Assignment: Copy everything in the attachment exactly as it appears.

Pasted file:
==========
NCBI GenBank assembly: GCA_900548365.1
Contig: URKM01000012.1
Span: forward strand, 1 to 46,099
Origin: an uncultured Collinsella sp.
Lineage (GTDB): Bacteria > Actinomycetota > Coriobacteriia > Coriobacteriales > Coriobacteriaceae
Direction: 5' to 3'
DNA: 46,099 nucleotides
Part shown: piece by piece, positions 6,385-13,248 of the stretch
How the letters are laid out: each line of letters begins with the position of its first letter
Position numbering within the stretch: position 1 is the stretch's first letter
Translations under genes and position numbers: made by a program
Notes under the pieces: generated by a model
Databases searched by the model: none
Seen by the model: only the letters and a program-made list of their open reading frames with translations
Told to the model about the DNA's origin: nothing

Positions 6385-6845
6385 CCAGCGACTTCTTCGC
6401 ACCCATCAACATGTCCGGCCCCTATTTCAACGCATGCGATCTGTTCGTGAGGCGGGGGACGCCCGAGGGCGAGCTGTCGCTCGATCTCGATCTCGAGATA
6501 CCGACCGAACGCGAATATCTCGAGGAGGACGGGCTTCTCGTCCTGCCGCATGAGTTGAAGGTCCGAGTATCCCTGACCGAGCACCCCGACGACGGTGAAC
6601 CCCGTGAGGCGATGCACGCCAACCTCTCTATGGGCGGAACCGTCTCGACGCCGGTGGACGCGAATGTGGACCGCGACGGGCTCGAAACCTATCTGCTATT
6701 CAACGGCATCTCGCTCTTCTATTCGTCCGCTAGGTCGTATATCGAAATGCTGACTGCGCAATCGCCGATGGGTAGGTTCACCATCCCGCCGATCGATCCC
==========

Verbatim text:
NCBI GenBank assembly: GCA_900548365.1
Contig: URKM01000012.1
Span: forward strand, 1 to 46,099
Origin: an uncultured Collinsella sp.
Lineage (GTDB): Bacteria > Actinomycetota > Coriobacteriia > Coriobacteriales > Coriobacteriaceae
Direction: 5' to 3'
DNA: 46,099 nucleotides
Part shown: piece by piece, positions 6,385-13,248 of the stretch
How the letters are laid out: each line of letters begins with the position of its first letter
Position numbering within the stretch: position 1 is the stretch's first letter
Translations under genes and position numbers: made by a program
Notes under the pieces: generated by a model
Databases searched by the model: none
Seen by the model: only the letters and a program-made list of their open reading frames with translations
Told to the model about the DNA's origin: nothing

Positions 6385-6845
6385 CCAGCGACTTCTTCGC
6401 ACCCATCAACATGTCCGGCCCCTATTTCAACGCATGCGATCTGTTCGTGAGGCGGGGGACGCCCGAGGGCGAGCTGTCGCTCGATCTCGATCTCGAGATA
6501 CCGACCGAACGCGAATATCTCGAGGAGGACGGGCTTCTCGTCCTGCCGCATGAGTTGAAGGTCCGAGTATCCCTGACCGAGCACCCCGACGACGGTGAAC
6601 CCCGTGAGGCGATGCACGCCAACCTCTCTATGGGCGGAACCGTCTCGACGCCGGTGGACGCGAATGTGGACCGCGACGGGCTCGAAACCTATCTGCTATT
6701 CAACGGCATCTCGCTCTTCTATTCGTCCGCTAGGTCGTATATCGAAATGCTGACTGCGCAATCGCCGATGGGTAGGTTCACCATCCCGCCGATCGATCCC